For those of you who don't know what Beltane is, it is considered one of the four Fire Festivals in the Pagan Wheel of the Year (our annual holidays). As a secular holiday it's called May Day. For some pagans (like Wiccans), Beltane is considered one of the biggest holidays of the year, second only to Samhain (which is MY favorite holiday). Beltane, like Ostara, is also a fertility festival; unlike Ostara, Beltane has a tendency to be far more sexual-- for those of you who are into baroque music, ever heard a song talking about "going a-maying?" Totally means shacking up in the woods.
Did I just blow your mind?
Anyway, Beltane is a fertility festival, and sex is one of the many ways to celebrate fertility, so I'm sure no one is really surprised. But Beltane can be and is more than just about sex, it's about celebrating abundance; it's about thanking whoever you pray to for the good fortune you've received, for friends and family and the gift of life. It also involves a bit of sympathy magic to ensure that the the upcoming fall harvest is both plentiful and delicious. Now, there are many interpretations of the Wheel of the Year mythos, but one of the most popular (to my knowledge) is one where the Beltane is celebrated as they day when the God and Goddess are united in The Great Rite, a sexual union of the feminine and masculine; it is understood that the Goddess conceives at this time, and the result of that conception is to be realized at the harvest festivals (Lugnasadh, Mabon, and Samhain) and once more at Yule, when the Goddess gives birth to a new Sun, and the whole cycle repeats itself.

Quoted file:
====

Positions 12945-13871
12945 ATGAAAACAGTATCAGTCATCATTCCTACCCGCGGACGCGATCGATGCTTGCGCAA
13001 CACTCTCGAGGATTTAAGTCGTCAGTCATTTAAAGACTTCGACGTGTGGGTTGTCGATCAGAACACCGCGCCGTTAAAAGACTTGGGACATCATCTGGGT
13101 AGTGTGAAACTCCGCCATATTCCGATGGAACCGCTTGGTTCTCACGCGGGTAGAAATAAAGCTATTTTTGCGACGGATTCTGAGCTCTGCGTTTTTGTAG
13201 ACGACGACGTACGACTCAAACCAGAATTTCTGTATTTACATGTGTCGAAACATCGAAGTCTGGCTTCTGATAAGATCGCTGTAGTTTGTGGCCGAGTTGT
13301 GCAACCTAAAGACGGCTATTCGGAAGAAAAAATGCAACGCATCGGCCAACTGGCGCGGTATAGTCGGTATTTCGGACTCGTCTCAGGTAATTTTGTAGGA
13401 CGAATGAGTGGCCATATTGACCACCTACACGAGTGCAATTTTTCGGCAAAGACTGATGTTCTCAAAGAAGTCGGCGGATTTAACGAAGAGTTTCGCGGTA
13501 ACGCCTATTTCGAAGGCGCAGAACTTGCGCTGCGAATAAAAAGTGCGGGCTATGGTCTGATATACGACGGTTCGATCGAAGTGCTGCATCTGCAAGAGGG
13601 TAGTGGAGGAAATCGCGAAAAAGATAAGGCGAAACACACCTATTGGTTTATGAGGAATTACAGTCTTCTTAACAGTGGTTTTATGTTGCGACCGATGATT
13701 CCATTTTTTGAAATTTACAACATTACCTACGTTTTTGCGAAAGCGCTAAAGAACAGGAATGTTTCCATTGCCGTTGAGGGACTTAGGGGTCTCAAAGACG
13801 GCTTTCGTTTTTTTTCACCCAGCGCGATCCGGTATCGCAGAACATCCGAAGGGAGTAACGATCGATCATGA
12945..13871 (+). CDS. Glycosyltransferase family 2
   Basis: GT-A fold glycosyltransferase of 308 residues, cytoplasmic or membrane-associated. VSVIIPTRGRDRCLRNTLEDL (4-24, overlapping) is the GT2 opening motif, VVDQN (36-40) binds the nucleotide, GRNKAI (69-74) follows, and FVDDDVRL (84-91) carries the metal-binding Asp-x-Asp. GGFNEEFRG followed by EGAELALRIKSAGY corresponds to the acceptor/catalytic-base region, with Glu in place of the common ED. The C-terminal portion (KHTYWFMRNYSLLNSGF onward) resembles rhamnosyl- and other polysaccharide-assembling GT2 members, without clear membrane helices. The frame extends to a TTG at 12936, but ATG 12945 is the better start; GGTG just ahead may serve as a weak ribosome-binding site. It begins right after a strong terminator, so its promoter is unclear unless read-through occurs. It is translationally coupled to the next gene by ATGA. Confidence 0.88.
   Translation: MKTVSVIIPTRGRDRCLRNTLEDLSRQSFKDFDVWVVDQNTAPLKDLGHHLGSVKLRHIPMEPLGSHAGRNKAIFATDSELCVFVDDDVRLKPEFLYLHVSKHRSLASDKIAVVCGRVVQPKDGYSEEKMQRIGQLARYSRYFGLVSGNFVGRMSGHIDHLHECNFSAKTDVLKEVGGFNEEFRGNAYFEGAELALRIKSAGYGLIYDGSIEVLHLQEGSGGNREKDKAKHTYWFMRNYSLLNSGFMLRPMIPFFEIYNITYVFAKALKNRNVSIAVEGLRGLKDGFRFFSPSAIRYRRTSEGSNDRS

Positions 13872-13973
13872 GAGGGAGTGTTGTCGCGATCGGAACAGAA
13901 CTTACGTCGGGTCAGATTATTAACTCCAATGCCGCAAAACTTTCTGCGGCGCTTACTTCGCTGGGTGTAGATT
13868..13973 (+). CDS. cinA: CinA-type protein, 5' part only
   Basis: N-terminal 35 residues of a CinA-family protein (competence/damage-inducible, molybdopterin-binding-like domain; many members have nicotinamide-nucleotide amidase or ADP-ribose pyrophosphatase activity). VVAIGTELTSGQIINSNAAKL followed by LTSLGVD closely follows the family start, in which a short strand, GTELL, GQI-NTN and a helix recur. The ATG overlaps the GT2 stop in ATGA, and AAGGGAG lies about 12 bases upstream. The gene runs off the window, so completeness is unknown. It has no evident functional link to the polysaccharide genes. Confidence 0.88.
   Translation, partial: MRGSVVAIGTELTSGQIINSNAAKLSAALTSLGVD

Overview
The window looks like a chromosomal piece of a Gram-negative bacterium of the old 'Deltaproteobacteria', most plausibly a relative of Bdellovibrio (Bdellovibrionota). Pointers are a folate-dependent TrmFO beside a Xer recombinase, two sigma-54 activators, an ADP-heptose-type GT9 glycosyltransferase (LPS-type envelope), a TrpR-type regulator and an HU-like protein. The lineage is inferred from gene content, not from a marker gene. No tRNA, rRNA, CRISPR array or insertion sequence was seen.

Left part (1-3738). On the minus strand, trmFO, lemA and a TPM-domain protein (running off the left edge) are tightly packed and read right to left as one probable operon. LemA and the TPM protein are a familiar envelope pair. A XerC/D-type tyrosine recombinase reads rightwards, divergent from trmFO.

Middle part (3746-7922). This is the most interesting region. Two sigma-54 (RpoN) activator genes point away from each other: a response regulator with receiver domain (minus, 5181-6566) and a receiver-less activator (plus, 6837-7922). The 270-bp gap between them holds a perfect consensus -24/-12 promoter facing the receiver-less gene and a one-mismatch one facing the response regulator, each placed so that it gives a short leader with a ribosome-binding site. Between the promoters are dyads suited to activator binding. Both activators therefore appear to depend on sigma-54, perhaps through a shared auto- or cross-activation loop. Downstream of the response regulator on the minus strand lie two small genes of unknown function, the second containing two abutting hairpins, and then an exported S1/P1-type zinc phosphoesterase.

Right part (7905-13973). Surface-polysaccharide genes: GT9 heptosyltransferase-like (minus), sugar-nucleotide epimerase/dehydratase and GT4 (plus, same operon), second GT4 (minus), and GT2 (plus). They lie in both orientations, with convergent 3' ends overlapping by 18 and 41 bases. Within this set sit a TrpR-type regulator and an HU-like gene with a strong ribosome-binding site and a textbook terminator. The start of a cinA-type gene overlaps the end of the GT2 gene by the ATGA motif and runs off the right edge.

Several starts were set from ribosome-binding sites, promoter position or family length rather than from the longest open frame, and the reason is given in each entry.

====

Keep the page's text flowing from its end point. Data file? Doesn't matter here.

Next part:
So. How did I celebrate Beltane this year? Lucky for me, I got to actually participate in a group ritual at school. It was AWESOME and I have pictures.
|We made flower garlands for our heads!|
|My finished garland!|
|those meringues and brownies are supposed to be offerings. We did it for the lulz.|
It was great fun to be a part of the Maypole dance. There were two students who each played the fiddle and we danced to their traditional Irish music as we weaved over and under each other, trying not to bump into anyone (and failing multiple times). It was quite a rush, and also a bit of work-- none of us realized how long it would take to get to the end of the ribbons! I called it Pagan Aerobics. But it was good fun, great music, and a lot of laughs. We thoroughly enjoyed ourselves.
The last part of our ritual was saying goodbye. We returned to the circle, bade farewell to each of the directions, and released ourselves from the circle. After that it was food, drink and mingling. I loved it. The woman who let the circle, Mandy, was great, and I felt like a real pagan for once! It also made me think about how I do ritual at home, and how I can improve upon it. Even though I practice alone, that doesn't mean I can't practice with gusto!